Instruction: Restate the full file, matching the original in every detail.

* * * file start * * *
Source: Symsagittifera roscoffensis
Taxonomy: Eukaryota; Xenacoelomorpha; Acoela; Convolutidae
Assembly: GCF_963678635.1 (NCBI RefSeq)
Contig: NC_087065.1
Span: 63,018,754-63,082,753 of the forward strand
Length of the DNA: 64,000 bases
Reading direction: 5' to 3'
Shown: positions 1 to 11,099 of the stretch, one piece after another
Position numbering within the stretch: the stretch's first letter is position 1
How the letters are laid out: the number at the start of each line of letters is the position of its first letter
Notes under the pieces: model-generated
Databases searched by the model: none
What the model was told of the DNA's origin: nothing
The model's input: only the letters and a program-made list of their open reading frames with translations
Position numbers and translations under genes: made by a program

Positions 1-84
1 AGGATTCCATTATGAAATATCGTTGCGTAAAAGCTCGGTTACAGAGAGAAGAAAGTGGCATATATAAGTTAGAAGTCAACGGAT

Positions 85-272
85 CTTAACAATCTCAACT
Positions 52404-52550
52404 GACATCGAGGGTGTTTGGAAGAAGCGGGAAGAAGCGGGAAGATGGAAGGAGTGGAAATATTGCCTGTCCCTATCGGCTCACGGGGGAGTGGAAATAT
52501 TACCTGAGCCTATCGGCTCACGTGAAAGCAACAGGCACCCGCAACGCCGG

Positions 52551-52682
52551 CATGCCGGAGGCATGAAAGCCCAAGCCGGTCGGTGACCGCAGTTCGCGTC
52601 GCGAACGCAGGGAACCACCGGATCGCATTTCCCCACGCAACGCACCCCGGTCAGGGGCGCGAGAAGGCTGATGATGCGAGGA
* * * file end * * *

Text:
Source: Symsagittifera roscoffensis
Taxonomy: Eukaryota; Xenacoelomorpha; Acoela; Convolutidae
Assembly: GCF_963678635.1 (NCBI RefSeq)
Contig: NC_087065.1
Span: 63,018,754-63,082,753 of the forward strand
Length of the DNA: 64,000 bases
Reading direction: 5' to 3'
Shown: positions 1 to 11,099 of the stretch, one piece after another
Position numbering within the stretch: the stretch's first letter is position 1
How the letters are laid out: the number at the start of each line of letters is the position of its first letter
Notes under the pieces: model-generated
Databases searched by the model: none
What the model was told of the DNA's origin: nothing
The model's input: only the letters and a program-made list of their open reading frames with translations
Position numbers and translations under genes: made by a program

Positions 1-84
1 AGGATTCCATTATGAAATATCGTTGCGTAAAAGCTCGGTTACAGAGAGAAGAAAGTGGCATATATAAGTTAGAAGTCAACGGAT

Positions 85-272
85 CTTAACAATCTCAACT
Positions 52404-52550
52404 GACATCGAGGGTGTTTGGAAGAAGCGGGAAGAAGCGGGAAGATGGAAGGAGTGGAAATATTGCCTGTCCCTATCGGCTCACGGGGGAGTGGAAATAT
52501 TACCTGAGCCTATCGGCTCACGTGAAAGCAACAGGCACCCGCAACGCCGG

Positions 52551-52682
52551 CATGCCGGAGGCATGAAAGCCCAAGCCGGTCGGTGACCGCAGTTCGCGTC
52601 GCGAACGCAGGGAACCACCGGATCGCATTTCCCCACGCAACGCACCCCGGTCAGGGGCGCGAGAAGGCTGATGATGCGAGGA